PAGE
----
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For many, Mother’s Day is filled with celebration and togetherness. But for friends and loved ones who are coping with loss, struggling with infertility, or feeling left out of traditional celebrations, it can be hard. Here, you’ll find actions big and small you can take to offer extra support. And if Mother’s Day is tough for you, you’re not alone—there’s expert advice and community support for you, too.
“Happy Mother’s Day” doesn’t apply for everyone—and can even hurt some. Take these three steps before saying it this year.
When a loved one is facing a difficult Mother’s Day, small gestures of support can go a long way. Share love with these honest e-cards, made in partnership with PAPYRUS.
Author Cheryl Strayed and Sheryl Sandberg talk candidly about loss and how support from others helped on tough Mother’s Days.
Support friends who’ve lost their mom by finding ways to remember and celebrate her on Mother’s Day.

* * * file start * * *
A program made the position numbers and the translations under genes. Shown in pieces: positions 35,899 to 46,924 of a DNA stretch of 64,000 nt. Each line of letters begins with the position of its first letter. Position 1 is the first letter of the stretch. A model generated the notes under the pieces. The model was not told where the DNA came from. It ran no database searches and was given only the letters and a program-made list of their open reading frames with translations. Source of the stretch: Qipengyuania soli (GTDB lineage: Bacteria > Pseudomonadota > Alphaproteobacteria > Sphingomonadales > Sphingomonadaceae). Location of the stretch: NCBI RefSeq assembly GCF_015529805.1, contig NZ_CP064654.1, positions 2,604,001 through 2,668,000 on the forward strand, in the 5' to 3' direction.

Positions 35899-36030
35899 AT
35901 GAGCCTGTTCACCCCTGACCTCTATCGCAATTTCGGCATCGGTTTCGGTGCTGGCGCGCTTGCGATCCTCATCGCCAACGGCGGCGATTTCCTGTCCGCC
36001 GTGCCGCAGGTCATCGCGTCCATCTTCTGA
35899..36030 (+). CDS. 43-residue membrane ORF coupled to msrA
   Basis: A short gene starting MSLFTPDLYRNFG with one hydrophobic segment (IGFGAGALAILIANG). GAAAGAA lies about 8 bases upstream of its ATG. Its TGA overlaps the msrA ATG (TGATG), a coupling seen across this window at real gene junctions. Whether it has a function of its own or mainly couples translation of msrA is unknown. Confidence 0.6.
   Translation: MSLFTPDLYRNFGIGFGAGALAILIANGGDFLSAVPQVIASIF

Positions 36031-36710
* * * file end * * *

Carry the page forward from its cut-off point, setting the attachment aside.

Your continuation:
Use these tips to be there for grieving parents and make the day a chance to remember their child together.
“My wife and I find meaning by spending the day volunteering for the Special Olympics in honor of our son.” — Robert Mehnert
Sign up to receive expert advice on how to support family and friends through challenges.
The best advice often comes from those who’ve experienced similar challenges themselves. Here, Option B community members share ideas for how loved ones can show they care.
If Mother’s Day is tough for you, remember that you deserve to spend the day in a way that works for you. Read these seven tips to make it what you want it to be. And if you’re offering someone support, keep these tips in mind.
Join an Option B group to connect with people who understand what you’re going through and are available 24/7.
“For my family, Mother’s Day is a chance to recognize all the important people in our lives.” — Jean Azar-Tanguay
Parents who’ve lost a partner may feel unsure about how to spend this day. Find ways to help your friend plan a day that feels right to them.
Learn how to make your community more welcoming for all families on Mother’s Day.
“Though my kids still call me Dad, my transition to a woman raised questions about how my family celebrates Mother’s Day.” — Denise Brogan-Kator
“As a full-time caregiver to my mom, I use Mother’s Day as a chance to remember all the care she has given me.” — Heather Oglesby
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